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Slowpitch teammates helped writer find her voice

Michele Moore Veldhoen read from her book The View From Right Field on Thursday at Fort Macleod Library.

The View From Right Field is the first book published by Michele Moore Veldhoen.

Michele Moore Veldhoen knew early in her life that she wanted to be a writer.
It just took her longer than expected to publish her first book as life took her in unexpected directions.
And it took returning to another childhood love — softball — for the Okotoks area resident to find inspiration for her first book, The View From Right Field.
Moore Veldhoen was guest speaker last month at Fort Macleod Library, where she shared her journey to becoming a published author with about a dozen people.
“Like so many other writers, as a young kid I always knew I wanted to be a writer,” Moore Veldhoen said. “I just figured I would be a writer. That was in my mind. I loved reading, I read books like crazy.”
Moore Veldhoen kept a diary and wrote short stories and poems in her youth, always believing she would be a writer.
“That was going to be my life. I was in a very happy little world.”
Her world was turned upside-down when she was 12 years old and her family moved to the Yukon from Christina Lake, B.C. for a business opportunity.
Moore Veldhoen found herself living in a disfunctional community where substance abuse and violence were everyday realities.
“I basically went into culture shock,” Moore Veldhoen said. “I couldn’t write any more. Eventually I just stopped trying.”
Moore Veldhoen made friends with other young people in the community and went into survival mode with them.
Sixteen months later, Moore Veldhoen suffered another culture shock when he mother became ill and the family suddenly moved away. She left behind her close friend Pearl.
“I felt tremendous loss and what I understood later was guilt about leaving my friend Pearl,” Moore Veldhoen said.
Moore Veldhoen graduated high school and got married at age 20, having her first child a year later.
“I was thrilled,” Moore Veldhoen said. “I wanted a baby and I ended up throwing myself into my life as a mom.”
Moore Veldhoen and her husband bought an acreage and started a construction company. She another child and her life was full as a wife, mother and business partner.
Moore Veldhoen thought life was great but that winter she suffered from low energy and a desire to sleep all the time.
When spring arrived she went to see a doctor, who diagnosed her with mild depression and urged her to get out and do something just for herself.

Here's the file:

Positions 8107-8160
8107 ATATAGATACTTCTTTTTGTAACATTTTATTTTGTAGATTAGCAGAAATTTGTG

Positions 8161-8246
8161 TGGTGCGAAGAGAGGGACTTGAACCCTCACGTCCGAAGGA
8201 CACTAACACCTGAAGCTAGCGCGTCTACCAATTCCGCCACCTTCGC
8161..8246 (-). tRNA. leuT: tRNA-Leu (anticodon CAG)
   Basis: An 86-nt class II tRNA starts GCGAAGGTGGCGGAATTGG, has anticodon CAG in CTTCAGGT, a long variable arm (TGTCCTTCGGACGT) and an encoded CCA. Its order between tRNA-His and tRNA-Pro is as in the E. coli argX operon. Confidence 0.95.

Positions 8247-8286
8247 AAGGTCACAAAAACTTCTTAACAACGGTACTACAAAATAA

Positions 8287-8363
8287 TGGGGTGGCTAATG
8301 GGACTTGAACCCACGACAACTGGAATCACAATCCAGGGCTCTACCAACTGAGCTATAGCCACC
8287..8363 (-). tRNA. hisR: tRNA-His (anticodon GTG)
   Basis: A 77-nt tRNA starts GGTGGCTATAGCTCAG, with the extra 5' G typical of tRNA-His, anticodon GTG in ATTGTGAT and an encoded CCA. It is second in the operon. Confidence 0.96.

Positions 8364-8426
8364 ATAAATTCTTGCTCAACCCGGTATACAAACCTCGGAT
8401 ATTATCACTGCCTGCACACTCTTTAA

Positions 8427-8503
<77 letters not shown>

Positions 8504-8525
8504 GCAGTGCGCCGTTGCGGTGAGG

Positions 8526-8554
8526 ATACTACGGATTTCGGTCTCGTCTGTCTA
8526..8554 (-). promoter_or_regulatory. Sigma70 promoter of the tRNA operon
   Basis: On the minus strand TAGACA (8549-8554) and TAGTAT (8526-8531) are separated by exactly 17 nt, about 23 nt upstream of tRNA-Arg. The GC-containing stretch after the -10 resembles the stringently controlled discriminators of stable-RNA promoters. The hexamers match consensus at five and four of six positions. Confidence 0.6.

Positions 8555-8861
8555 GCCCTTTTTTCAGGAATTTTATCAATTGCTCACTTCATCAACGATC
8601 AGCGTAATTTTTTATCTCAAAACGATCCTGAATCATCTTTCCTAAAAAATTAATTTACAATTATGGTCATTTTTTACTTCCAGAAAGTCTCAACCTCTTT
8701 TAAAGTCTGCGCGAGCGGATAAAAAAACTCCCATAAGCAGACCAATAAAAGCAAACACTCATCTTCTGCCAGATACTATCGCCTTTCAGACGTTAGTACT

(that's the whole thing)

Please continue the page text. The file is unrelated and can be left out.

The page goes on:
Moore Veldhoen took that advice and joined the Okotoks Rainbows ladies’ slowpitch team, returning to a sport she loved as a child.
The Rainbows, who played together for two decades, dominated their league and played in tournaments across Canada.
Moore Veldhoen spent 16 years surrounded by what she called independent, irreverent and confident women who didn’t feel they had to apologize for anything they were doing, including being working moms.
“All these women were working, raising kids and living a full life,” Moore Veldhoen said. “It was a huge eye-opener.”
Moore Veldhoen realized she didn’t have to spend all her time focused on her family.
“I needed to know that. For some reason I missed that lesson and thought that I didn’t matter any more. That was a big part of my beginning to really find my way to who I was, and who I wanted to be.”
In The View From Right Field, Moore Veldhoen uses anecdotes from her time with the Rainbows to illustrate her own growth, thanks in part to the comprehensive records kept by a teammate.
Moore Veldhoen experienced another freeing moment when she returned to the Yukon to see Pearl, who she had reconnected with through social media.
She found a community that had healed itself and found a sense of forgiveness from Pearl. That trip helped Moore Veldhoen return to writing, at age 46.
Moore Veldhoen wrote two books of literary fiction before penning her light-hearted memoir, which is the first book to get published.
“My road to fulfilment was very long, but I had a great time.”
Hard copies of The View From Right Field are available from and electronic versions are available on Kobo and iTunes.

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